The Treasury has issued nine consultation papers on various aspects of the personal and business tax system in what amounts to a far-reaching overhaul of the entire regime.

The papers are asking for views on, among other topics, a reform of the PAYE system, pensions tax relief and inheritance tax.

Announcing the consultations, David Gauke, the Treasury Secretary, said: “We want to make the tax system simpler and work better for the taxpayer. By reducing burdens, making the right choices and involving taxpayers, we are sending a very clear signal that Britain is open for business.

“We are committed to a more considered and open approach to tax policymaking. That is why consultation and scrutiny of our tax policies will be the cornerstone of our tax policymaking process. I want to encourage relevant parties to provide their feedback on the tax consultations we have published.”

The papers follow on from a series of tax changes introduced in the emergency Budget and from the government’s commitment to simplify the overall tax system.

Other tax issues that will be assessed include furnished holiday lettings, associated company rules, foreign branch taxation, the controlled foreign company regime and the modernisation of investment trust company rules.

On PAYE, the government is looking to update the system.

Mr Gauke said: “The PAYE system needs to respond better to the circumstances of the individual taxpayer because only in this way will we be able to reduce errors and provide taxpayers with the clearest picture possible of their tax and allowances.

“We also need a PAYE system that reduces the burden on employers.”

At the moment, responsibility for administering the system lies with employers, who deduct employees’ income tax and NICs at source.

A real time system could see tax and NICs automatically taken from employees’ gross pay as it enters their bank accounts.

There are plans, too, to change the way that pension contributions are treated for tax purposes.

The Treasury is proposing that each taxpayer’s annual pension allowance, the amount by which pension funds can grow tax free, should be reduced from the current £255,000 a year to between £30,000 and £45,000.

The new measures would replace the previous administration’s intention to taper pension tax relief for higher earners.

The consultations will also investigate inheritance tax avoidance schemes. Transfers of property into trusts, as a way of sidestepping inheritance tax, will be subject to a much closer level of scrutiny.

The government has already consulted on the use of travel and subsistence schemes for temporary workers under the national minimum wage, and has concluded that some action needs to be taken to prevent any abuses on expenses.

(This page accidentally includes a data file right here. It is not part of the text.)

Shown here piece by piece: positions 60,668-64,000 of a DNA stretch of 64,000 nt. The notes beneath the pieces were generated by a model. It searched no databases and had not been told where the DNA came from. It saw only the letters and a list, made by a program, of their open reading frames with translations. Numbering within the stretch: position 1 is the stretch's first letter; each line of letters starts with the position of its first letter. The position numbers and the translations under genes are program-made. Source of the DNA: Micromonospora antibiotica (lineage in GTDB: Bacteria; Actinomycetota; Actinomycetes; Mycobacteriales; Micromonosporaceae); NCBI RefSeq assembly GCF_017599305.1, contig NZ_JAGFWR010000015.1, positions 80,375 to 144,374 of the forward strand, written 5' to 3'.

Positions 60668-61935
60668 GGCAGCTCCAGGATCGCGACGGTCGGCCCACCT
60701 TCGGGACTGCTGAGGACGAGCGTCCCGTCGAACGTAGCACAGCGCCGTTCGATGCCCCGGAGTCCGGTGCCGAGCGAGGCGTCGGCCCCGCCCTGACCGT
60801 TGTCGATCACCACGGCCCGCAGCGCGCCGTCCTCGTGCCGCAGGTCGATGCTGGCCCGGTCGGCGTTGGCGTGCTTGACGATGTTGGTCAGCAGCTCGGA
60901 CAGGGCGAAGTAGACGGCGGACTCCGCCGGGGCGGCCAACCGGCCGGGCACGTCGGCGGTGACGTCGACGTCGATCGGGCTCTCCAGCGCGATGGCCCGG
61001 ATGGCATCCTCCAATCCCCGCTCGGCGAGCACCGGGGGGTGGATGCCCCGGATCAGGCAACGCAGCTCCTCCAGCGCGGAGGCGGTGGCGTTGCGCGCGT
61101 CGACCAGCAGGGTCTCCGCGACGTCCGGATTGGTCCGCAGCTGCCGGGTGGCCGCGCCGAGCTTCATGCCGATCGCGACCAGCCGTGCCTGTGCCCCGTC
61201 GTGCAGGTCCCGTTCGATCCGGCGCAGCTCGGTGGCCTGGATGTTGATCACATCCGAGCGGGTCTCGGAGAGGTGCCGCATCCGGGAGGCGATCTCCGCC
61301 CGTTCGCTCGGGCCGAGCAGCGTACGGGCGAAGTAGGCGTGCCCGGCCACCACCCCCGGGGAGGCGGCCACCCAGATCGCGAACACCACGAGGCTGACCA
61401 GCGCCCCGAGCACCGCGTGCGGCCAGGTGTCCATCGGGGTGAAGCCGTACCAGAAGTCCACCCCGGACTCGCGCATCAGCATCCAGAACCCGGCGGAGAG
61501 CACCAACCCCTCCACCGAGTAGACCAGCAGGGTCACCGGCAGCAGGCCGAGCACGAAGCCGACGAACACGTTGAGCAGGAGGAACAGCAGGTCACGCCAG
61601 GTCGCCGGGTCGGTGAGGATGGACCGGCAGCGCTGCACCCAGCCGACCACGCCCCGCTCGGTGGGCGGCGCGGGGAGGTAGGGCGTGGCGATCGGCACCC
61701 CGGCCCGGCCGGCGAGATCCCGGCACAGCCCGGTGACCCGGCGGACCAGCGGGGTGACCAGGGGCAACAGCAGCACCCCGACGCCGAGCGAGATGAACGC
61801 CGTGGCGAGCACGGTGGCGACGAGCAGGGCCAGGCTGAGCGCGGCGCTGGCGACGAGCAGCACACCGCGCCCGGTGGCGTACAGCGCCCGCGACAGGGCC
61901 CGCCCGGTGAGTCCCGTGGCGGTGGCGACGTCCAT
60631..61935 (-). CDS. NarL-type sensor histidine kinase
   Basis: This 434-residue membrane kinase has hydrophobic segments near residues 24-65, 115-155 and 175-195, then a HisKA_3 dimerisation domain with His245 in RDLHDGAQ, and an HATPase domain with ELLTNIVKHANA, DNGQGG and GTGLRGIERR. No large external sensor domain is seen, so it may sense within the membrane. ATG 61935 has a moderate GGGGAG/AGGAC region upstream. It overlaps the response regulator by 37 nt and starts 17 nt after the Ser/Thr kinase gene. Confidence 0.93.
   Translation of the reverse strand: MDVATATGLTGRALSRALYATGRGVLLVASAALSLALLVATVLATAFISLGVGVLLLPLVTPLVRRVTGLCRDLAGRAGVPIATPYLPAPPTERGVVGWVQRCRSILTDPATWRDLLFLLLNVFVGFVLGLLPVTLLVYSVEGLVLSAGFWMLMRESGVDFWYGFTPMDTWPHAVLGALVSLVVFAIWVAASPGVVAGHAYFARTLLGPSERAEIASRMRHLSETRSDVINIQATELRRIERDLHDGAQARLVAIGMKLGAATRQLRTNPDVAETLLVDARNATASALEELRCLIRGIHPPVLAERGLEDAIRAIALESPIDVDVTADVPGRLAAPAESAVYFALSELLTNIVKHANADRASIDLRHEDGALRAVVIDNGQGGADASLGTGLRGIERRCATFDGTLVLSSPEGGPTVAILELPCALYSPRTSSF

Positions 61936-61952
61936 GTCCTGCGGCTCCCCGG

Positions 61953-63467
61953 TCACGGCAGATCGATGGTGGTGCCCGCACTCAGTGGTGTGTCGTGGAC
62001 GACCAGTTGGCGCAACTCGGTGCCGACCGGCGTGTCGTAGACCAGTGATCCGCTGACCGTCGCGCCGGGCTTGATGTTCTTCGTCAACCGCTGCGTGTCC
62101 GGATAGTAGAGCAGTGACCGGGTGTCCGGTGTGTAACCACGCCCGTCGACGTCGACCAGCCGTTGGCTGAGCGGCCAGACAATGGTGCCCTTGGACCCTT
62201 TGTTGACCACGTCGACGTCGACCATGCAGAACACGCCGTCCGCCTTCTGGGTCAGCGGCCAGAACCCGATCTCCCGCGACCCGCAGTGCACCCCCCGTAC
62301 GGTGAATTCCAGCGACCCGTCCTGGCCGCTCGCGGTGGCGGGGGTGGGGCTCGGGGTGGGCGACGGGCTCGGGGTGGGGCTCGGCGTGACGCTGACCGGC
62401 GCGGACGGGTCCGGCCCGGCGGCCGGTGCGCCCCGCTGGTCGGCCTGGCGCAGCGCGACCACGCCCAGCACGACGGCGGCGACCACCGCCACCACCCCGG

Commenting on the consultations, Vincent Oratore, President of the Chartered Institute of Taxation (CIOT), said: “The government’s objective of simplifying the system and reducing burdens on business and individual taxpayers is one that the CIOT shares. The more comprehensible the tax system the more likely it is to command public and business confidence and the more likely taxpayers are to get their tax right.

“The review of the proposed changes to pensions tax relief is especially welcome. We all understand that pensions tax relief is going to be curtailed, but that there has to be a simpler way than the complex and costly system previously legislated for. A cut in the annual contribution limit would be a simpler and more pragmatic way forward.”

Mr Oratore added: “We also welcome the discussion document on improving the operation of the PAYE system. It seems to acknowledge many of the problems with the PAYE system and offers the opportunity of real change to a system that, for all its merits, is creaking badly and imposing too many burdens on employers.

“The prospect of changes that, for example, largely eliminate P45/46 problems, mean tax codes are far more up-to-date and offer the possibility of streamlining tax credits and benefits, is very appealing.”

But Richard Baron, head of taxation at the Institute of Directors, warned: “We now need to see the full cycle through to Budget 2011. If proposals get the thumbs-down from business, it will be important for Ministers to accept that fact and drop them.”

More details on the various consultations can be found at